This month's book (or should I say October's) was one that I was drawn to mostly because I knew a new biography was coming out. A biography that I wasn't sure would ever be written or released. The subject being a very personal, and reclusive superstar.
This was a book that has been sitting on my shelf for quite some time and I am really happy to be able to now say that I have read it.
Searching For Bobby Orr
To many, Bobby Orr the greatest hockey player ever to lace up the skates. To most, he's in the top five. To me, he went up the list after reading this book.
In what would definitely be considered an agonizing career, shortened by knee injuries, Bobby had a talent that far exceeded his peers of the time. He is one of very few to have truly changed the game. Evolving it and revolutionizing it. He had talent that was noticed at such an early age and his path to stardom in the NHL was all but guaranteed by the time he could legally drive a car.
Yet it's the person himself that most people don't know anything about. He rarely (if ever) let the outside world in for people to see what he was really like. And while Searching For Bobby Orr doesn't accomplish this...it gives us probably our best snapshot.
note: Bobby Orr was approached by Stephen Brunt regarding this book but declined to participate. He also asked that family and friends not be approached either. Stephen Brunt respected his wishes.
Searching For Bobby Orr felt more like a story of atmospheres and landmarks. Scene sets and circumstances. All with Bobby Orr deep in the mix. While we never get in depth with Bobby's life or career at any given point, the path the book takes gives one a very good sense of how his life growing up and hockey career progressed.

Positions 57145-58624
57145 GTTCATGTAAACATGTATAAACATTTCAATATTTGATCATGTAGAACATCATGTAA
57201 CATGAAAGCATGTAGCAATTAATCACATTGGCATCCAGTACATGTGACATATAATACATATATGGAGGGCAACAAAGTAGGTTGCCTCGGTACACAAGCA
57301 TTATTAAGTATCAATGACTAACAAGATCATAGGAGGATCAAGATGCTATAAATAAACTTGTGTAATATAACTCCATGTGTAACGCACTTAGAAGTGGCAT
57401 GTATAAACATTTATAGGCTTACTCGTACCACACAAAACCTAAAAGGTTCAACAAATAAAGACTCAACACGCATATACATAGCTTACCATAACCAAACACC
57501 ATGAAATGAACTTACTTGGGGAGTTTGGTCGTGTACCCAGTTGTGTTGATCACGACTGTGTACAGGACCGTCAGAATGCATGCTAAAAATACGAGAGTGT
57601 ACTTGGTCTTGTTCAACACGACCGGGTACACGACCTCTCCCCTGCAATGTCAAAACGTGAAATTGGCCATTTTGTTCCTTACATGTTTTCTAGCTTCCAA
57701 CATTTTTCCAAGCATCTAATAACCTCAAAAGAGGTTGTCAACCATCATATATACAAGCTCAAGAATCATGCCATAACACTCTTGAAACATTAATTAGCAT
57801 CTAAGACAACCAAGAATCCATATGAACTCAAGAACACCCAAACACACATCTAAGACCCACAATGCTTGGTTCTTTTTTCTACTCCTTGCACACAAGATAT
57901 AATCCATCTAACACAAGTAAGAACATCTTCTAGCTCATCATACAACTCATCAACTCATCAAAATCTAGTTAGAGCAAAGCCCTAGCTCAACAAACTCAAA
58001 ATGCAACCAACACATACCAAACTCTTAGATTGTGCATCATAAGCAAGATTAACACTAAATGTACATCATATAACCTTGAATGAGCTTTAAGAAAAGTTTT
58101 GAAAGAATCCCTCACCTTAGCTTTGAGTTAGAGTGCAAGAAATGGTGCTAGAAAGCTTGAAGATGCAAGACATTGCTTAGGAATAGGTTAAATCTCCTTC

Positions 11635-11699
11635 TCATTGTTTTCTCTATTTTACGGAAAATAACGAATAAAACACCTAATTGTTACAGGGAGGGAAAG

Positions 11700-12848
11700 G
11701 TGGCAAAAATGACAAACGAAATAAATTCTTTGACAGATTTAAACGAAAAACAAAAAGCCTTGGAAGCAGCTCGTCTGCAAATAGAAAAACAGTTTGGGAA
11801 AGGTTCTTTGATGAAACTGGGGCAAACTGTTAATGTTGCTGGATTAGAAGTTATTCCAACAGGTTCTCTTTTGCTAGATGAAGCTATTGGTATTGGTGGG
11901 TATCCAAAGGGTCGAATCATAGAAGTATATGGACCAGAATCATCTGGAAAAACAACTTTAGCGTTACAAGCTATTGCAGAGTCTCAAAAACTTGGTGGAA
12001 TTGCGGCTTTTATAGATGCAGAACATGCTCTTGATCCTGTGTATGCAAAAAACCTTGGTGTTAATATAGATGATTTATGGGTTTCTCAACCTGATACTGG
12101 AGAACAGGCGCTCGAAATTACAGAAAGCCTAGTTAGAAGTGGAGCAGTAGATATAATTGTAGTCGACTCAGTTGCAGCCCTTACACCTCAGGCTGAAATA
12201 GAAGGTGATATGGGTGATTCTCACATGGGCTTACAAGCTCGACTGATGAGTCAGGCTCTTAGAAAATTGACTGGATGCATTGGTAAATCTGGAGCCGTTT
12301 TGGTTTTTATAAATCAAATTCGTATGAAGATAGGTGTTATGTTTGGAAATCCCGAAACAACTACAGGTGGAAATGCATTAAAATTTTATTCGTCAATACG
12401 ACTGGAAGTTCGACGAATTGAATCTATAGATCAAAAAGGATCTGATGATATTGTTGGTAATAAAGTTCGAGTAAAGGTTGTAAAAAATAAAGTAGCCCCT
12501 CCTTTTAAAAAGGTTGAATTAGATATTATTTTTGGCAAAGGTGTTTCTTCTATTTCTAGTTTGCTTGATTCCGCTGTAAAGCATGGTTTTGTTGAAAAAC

Events like his signing with Boston (he was never drafted....the Entry Draft didn't exist at the time), his ascension to the top of the league both in scoring and with a pair of Stanley Cups. His chronic knee problems, his omission from the 1972 Canadian team that battled the Russians. His betrayal by then agent Alan Eagleson and eventual move to Chicago to end his career. It's all in there, but it lacks that first person account.
Stephen Brunt is a very good writer and he puts the story together in a very entertaining way. While it was a bit of a slow starter for me, his NHL story was one I really enjoyed. I would have loved to have learned more about the Eagleson relationship as it is to this day one that still irks Orr. (I hope in hie new autobiography, Bobby addresses it a little more bluntly).
For fans of hockey in the 70's, this would be a must read. For those of you who want to learn a bit about the greatest defenceman of all-time, pick this one up. It will give you a very good surface account of his career. It doesn't dive deep - but that's tough to do without the man himself getting involved.
3.5 out of 5